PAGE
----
There are 2 translations of chop in Spanish:

chop1

Pronunciation: /tʃɑːp; tʃɒp/

n

  • 1 1.1 (with ax, cleaver) hachazo (m); (with hand) manotazo (m); [Sport/Deporte] golpe (m) cortado; (in karate) golpe (m) 1.2 (dismissal, cancellation) (British English/inglés británico) [colloquial/familiar] to give sb the chop echar a algn they all got the chop los echaron a todos her story got the chop no le publicaron el artículo the show is for the chop el espectáculo va a bajar de cartel

Definition of chop in:

Get more from Oxford Dictionaries

Subscribe to remove adverts and access premium resources

Word of the day amnistiar
vt
to grant an amnesty to …
Cultural fact of the day

Spain's War of Independence against Napoleon Bonaparte's French occupation was ignited by the popular revolt in Madrid on 2 May 1808 against the French army. With support from the Duke of Wellington, Spanish resistance continued for over five years in a guerra de guerrillas which gave the world the concept and the term guerrilla warfare. The autocratic Fernando VII was restored to the throne in 1814, and his first act was to abolish the progressive Constitution of Cadiz adopted in 1812.

There are 2 translations of chop in Spanish:

chop2

vt (-pp-)

  • 1 1.1 (cut) [wood/firewood] cortar; [meat/apple] cortar (en trozos pequeños); [parsley/onion] picar* he chopped the meat (up) into pieces cortó la carne en pedacitos we chopped a path through the jungle nos abrimos camino a machetazos en la selva
    More example sentences
    • It was chopped up into small pieces and taken away.
    • Large pieces of jewellery were often chopped up into smaller pieces known as ‘hack-silver’ to make up the exact weight of silver required.
    • After that, take them out and leave them to soften slightly for 15 to 20 minutes, then peel them with a sharp knife and chop them into chunks.
    1.2
    (chopped past participle of/participio pasado de)
    [onions/herbs] picado; [meat/beef/sirloin] (American English/inglés norteamericano) molido or (Spain, River Plate area/España, Río de la Plata) picado
    1.3 (cancel) [colloquial/familiar] [plan] suprimir; [grant] cortar, suprimir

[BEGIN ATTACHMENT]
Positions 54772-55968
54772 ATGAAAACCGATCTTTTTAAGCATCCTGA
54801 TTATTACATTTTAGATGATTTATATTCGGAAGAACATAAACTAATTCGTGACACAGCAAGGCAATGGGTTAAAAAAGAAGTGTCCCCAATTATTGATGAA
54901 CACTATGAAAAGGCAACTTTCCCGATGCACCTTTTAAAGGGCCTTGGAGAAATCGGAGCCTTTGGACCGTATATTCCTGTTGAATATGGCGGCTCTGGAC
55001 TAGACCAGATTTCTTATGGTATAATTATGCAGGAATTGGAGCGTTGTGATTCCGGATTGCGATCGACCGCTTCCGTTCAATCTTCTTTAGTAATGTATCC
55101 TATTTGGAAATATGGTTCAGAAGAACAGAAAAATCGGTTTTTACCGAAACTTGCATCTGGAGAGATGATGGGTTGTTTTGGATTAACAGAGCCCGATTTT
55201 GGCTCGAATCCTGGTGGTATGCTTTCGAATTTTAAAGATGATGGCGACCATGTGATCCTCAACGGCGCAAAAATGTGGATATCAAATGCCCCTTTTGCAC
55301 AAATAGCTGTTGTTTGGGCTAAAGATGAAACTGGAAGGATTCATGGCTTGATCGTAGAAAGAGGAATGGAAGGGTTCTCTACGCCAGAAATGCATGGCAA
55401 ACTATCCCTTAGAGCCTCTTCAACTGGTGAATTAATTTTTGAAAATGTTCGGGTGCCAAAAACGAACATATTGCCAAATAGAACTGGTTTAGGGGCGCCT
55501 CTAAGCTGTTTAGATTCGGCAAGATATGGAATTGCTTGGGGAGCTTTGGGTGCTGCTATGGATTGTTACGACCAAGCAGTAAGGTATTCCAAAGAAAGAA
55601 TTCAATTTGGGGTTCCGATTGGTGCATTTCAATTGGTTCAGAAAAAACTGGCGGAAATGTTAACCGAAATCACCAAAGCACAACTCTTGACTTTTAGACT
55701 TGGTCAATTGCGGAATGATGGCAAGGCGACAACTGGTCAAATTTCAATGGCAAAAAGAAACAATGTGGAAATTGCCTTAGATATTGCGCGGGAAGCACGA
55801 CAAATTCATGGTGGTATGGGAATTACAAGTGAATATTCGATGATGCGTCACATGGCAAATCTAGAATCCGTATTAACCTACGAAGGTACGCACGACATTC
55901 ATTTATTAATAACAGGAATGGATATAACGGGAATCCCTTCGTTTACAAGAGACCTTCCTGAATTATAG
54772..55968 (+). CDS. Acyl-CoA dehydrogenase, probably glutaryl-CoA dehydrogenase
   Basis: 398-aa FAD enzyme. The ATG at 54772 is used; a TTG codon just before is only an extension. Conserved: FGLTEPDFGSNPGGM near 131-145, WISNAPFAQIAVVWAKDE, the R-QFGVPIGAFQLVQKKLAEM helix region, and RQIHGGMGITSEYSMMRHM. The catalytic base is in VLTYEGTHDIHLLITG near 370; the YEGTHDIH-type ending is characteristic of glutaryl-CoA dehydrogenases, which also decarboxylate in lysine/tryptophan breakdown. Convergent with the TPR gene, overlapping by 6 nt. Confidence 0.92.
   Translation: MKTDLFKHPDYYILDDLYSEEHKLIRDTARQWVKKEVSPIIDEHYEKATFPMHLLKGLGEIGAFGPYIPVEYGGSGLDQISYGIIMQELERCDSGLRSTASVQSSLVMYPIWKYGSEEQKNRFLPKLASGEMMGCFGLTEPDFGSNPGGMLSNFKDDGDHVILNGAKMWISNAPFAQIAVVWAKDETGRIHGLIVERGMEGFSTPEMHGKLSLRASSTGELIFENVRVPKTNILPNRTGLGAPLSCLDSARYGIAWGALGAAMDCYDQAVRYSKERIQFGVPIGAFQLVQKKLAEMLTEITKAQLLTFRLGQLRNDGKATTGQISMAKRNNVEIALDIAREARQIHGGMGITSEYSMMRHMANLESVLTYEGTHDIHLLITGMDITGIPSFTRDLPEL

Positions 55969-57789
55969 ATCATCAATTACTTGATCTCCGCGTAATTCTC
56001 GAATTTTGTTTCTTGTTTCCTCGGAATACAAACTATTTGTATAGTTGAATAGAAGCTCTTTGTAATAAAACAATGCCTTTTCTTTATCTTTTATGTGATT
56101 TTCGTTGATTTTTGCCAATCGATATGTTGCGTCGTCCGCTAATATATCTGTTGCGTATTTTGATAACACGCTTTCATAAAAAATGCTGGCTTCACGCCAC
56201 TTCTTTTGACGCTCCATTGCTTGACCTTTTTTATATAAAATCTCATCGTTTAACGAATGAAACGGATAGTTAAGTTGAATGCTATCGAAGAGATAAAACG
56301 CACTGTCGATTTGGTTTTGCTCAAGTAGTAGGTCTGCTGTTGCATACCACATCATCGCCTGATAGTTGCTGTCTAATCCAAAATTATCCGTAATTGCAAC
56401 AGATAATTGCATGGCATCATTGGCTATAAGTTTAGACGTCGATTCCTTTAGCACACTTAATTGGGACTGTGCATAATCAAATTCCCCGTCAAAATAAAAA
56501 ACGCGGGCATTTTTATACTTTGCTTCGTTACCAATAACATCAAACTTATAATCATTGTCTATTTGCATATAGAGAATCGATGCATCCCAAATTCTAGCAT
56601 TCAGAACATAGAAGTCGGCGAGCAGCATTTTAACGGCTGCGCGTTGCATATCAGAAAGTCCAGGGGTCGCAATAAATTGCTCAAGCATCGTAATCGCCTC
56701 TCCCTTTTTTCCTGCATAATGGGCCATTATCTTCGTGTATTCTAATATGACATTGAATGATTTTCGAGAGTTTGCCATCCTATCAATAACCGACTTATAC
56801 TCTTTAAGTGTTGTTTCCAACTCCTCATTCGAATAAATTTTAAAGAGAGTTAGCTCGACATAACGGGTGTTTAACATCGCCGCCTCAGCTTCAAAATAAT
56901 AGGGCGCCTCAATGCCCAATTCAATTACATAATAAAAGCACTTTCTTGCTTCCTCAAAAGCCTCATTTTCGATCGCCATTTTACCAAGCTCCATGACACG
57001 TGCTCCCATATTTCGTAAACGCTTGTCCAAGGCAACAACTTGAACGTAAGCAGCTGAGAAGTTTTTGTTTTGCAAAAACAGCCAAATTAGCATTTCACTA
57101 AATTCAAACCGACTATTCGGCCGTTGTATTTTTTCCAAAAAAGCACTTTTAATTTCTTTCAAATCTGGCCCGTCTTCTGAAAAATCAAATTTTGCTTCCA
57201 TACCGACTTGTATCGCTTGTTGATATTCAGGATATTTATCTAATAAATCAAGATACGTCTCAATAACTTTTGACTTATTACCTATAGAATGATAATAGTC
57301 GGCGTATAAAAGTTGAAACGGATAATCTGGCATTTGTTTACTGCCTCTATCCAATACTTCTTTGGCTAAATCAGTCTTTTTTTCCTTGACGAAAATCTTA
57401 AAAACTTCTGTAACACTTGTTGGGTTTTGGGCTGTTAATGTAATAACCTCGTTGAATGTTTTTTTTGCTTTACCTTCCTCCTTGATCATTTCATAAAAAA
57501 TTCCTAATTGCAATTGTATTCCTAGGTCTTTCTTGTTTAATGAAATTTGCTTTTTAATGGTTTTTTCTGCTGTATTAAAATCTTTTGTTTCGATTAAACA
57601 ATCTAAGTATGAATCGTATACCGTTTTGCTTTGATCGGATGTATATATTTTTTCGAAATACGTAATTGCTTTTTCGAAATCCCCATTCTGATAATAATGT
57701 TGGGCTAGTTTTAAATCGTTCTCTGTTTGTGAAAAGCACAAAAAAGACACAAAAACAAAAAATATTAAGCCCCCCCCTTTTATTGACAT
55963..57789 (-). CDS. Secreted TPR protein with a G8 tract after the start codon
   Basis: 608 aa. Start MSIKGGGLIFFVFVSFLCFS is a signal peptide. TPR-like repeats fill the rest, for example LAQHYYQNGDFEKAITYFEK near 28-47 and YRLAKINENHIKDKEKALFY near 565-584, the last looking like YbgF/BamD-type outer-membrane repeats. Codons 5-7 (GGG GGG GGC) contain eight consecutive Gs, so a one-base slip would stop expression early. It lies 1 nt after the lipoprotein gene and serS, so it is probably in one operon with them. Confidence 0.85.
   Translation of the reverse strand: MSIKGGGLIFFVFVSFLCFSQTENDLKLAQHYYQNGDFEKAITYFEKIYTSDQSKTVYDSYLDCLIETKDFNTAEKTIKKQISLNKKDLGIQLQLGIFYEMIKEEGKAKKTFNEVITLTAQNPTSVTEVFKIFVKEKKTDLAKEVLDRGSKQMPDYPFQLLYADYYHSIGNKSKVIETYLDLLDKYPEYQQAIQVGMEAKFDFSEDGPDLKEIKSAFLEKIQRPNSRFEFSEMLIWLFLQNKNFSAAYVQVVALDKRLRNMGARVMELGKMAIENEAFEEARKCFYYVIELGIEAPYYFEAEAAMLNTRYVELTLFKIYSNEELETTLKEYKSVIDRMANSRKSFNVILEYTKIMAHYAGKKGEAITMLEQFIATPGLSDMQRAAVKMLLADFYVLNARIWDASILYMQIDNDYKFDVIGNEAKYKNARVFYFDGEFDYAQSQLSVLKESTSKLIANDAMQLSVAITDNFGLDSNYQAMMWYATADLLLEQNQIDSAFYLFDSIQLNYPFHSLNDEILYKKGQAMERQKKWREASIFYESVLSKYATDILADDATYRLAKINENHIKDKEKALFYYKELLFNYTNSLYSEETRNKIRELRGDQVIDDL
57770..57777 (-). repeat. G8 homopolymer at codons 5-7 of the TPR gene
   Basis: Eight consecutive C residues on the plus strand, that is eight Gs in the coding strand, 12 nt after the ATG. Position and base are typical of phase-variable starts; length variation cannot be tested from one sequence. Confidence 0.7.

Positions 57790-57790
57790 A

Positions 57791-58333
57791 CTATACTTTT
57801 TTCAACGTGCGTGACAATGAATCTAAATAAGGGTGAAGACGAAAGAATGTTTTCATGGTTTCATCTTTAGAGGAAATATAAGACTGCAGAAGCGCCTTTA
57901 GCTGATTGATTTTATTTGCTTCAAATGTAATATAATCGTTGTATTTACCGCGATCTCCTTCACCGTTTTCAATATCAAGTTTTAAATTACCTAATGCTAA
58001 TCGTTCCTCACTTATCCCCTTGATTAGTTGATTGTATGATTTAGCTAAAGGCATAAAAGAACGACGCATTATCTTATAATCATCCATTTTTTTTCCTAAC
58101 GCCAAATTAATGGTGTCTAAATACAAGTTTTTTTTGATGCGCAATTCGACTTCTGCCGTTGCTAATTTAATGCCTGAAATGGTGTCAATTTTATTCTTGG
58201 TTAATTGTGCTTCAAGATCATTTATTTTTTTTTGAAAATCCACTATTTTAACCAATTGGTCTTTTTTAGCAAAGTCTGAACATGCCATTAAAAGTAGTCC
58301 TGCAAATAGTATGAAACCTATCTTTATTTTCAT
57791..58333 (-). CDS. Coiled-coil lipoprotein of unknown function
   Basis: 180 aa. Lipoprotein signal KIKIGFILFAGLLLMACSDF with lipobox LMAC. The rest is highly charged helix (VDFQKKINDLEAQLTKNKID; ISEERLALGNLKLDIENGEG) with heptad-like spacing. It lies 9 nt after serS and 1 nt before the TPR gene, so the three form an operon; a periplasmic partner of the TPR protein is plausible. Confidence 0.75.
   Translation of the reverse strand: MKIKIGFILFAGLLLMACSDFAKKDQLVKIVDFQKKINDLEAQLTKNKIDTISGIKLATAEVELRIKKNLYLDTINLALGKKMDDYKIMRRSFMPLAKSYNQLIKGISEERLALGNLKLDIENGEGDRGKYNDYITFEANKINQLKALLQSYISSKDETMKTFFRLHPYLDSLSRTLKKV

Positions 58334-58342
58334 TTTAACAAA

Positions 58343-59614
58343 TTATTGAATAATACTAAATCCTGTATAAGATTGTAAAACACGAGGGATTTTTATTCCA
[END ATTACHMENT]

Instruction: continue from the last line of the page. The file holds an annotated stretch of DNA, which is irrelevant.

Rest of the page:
More example sentences
    • At the same time it also announced plans to chop 3,000 jobs in a bid to reduce costs.
    • Staffing levels at the city's library could be chopped.
    • The firm put forward plans to chop Sunday bus services on three routes in the area.
  • 2 [ball] cortar
    More example sentences
    • Boone chopped a grounder to Bill Mueller, but the ball spun out of the third baseman's grasp for a charitable infield single to load the bases.
    • Bruyns chopped a ball onto his stumps and Gamiet spooned a catch to mid-on.
    • Guzman chopped a ball which Cairo cut off in short right but had no play on, loading the bases.

vi (-pp-)

  • (strike) golpear, cortar to chop and change (British English/inglés británico) [colloquial/familiar] cambiar continuamente

Phrasal verbs

chop down

verb + object + adverb, verb + adverb + object/verbo + complemento + adverbio, verbo + adverbio + complemento
[tree] cortar, talar; [branch/pole] cortar

chop off

verb + object + adverb, verb + adverb + object/verbo + complemento + adverbio, verbo + adverbio + complemento
[branch] cortar; [finger] cortar, cercenar

chop up

verb + object + adverb, verb + adverb + object/verbo + complemento + adverbio, verbo + adverbio + complemento
[onion/parsley] picar*; [meat/apple] cortar (en trozos pequeños); (grind) moler* or (Spain, River Plate area/España, Río de la Plata) picar*

Definition of chop in:

Get more from Oxford Dictionaries

Subscribe to remove adverts and access premium resources

Word of the day amnistiar
vt
to grant an amnesty to …
Cultural fact of the day

Spain's War of Independence against Napoleon Bonaparte's French occupation was ignited by the popular revolt in Madrid on 2 May 1808 against the French army. With support from the Duke of Wellington, Spanish resistance continued for over five years in a guerra de guerrillas which gave the world the concept and the term guerrilla warfare. The autocratic Fernando VII was restored to the throne in 1814, and his first act was to abolish the progressive Constitution of Cadiz adopted in 1812.